Description:In the introduction, host David Thurmond explains the origins of flamenco dance and its worldwide appeal. He tells students to note the interplay among dancer, guitarist, and clapper; the sounds the dancers heels make as they click on the floor; the dancers erect posture; and how she uses her arms to embellish the dance. This dance is an example of a farruca, one of the song forms of flamenco. The musicians and dancer make the piece original by improvising around the traditional structure. This example of farruca is performed by the Kentucky flamenco company Dos Aguas. The dancer, Diana Dinicola, also choreographed the dance. The music was written by guitarist Gareth Jones and bass player Sidney King. Another dancer/choreographer from Dos Aguas, Mariya Tarakanova, is the clapper, helping keep time. Farruca was traditionally a mans dance, but in the 1930s and 40s, great gypsy dancer Carmen Amaya shocked the flamenco world by appearing in male costume (pants) and dancing the farruca. She opened the way for todays women flamenco dancers to adopt the flashy footwork and aggressive moves once reserved for men. Dinicola says that in this dance she also incorporates more traditionally feminine movements, such as graceful rotations of the wrists and arms, where the music is softer and more lyricdancing not as a woman pretending to be a man, but as a woman dancing a strong, aggressive dance as a woman.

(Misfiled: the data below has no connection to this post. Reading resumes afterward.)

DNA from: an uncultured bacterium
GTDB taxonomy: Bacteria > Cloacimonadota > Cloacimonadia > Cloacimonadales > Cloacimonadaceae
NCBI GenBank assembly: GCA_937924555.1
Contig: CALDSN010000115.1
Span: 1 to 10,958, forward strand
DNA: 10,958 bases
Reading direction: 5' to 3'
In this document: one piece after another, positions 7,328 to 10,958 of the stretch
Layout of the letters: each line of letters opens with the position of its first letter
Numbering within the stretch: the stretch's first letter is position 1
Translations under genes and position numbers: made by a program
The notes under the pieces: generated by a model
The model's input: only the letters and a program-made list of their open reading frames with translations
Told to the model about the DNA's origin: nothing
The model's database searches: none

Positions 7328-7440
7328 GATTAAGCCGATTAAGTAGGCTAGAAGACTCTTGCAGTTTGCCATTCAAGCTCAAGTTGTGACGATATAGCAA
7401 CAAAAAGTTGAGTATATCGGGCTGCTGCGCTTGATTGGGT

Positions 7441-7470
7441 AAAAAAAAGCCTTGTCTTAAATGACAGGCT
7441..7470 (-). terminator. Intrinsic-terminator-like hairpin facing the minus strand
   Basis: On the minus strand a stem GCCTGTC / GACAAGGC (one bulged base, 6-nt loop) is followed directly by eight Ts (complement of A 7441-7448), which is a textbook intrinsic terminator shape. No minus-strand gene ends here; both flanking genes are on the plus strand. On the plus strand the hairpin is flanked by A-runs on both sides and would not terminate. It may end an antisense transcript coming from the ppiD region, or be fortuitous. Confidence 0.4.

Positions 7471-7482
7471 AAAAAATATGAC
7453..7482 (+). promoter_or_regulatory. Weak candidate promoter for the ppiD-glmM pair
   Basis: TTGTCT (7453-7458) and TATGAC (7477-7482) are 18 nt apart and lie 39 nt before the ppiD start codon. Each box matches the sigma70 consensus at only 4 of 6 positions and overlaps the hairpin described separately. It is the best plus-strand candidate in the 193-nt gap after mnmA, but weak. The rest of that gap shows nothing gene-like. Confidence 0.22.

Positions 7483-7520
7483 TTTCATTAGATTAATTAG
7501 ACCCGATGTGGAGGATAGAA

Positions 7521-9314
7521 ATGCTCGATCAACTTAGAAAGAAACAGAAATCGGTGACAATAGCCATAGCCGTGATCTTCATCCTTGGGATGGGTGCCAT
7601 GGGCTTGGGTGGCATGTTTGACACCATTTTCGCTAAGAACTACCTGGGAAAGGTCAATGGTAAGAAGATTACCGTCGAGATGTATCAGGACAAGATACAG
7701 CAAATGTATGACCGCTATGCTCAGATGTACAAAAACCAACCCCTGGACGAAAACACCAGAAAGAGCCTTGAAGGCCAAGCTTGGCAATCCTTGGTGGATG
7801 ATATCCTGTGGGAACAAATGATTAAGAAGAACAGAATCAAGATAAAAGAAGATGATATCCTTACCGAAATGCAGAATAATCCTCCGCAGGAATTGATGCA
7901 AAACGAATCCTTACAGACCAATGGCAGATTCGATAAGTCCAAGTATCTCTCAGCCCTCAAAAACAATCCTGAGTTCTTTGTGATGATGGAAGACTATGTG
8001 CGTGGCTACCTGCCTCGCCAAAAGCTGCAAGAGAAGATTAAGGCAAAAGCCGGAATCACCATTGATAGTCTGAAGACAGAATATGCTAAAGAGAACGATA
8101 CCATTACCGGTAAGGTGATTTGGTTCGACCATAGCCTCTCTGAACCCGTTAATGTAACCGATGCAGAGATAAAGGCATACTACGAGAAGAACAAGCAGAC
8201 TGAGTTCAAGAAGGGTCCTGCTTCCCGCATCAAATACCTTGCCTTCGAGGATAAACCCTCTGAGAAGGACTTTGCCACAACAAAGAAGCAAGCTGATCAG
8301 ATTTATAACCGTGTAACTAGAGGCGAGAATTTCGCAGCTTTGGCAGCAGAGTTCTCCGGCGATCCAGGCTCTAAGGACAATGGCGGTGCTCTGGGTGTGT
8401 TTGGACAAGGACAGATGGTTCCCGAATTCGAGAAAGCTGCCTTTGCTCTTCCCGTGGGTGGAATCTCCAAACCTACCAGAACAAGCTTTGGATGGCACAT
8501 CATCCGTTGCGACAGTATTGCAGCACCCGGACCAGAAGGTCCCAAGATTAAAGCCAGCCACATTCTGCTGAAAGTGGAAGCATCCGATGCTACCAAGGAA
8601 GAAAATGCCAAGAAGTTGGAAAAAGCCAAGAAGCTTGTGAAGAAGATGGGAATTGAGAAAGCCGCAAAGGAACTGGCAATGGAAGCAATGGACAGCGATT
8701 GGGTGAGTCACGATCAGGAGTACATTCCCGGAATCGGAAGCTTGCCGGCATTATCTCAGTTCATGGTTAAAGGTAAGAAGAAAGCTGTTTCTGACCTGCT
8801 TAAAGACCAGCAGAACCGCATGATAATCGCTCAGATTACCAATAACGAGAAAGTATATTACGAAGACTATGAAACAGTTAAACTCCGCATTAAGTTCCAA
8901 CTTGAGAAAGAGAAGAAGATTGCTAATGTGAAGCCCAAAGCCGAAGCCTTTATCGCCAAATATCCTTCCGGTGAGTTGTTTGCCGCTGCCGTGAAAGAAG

- As the focus of a student analysis of dance elements and theme (with Responding to Dance).
- Compare to other examples of percussive dance in the toolkit: Bluegrass Clogging and Jamaica Funk on Dance Performances and Three Irish Dances on the DanceSense Enhanced DVD.
- To demonstrate characteristics of percussive dance. (Show with DanceSense Program 10.)
For more information:
(These links may leave the Arts Toolkit.)
See the History and Styles and Responding to Dance sections of the Dance Arts Toolkit binder.
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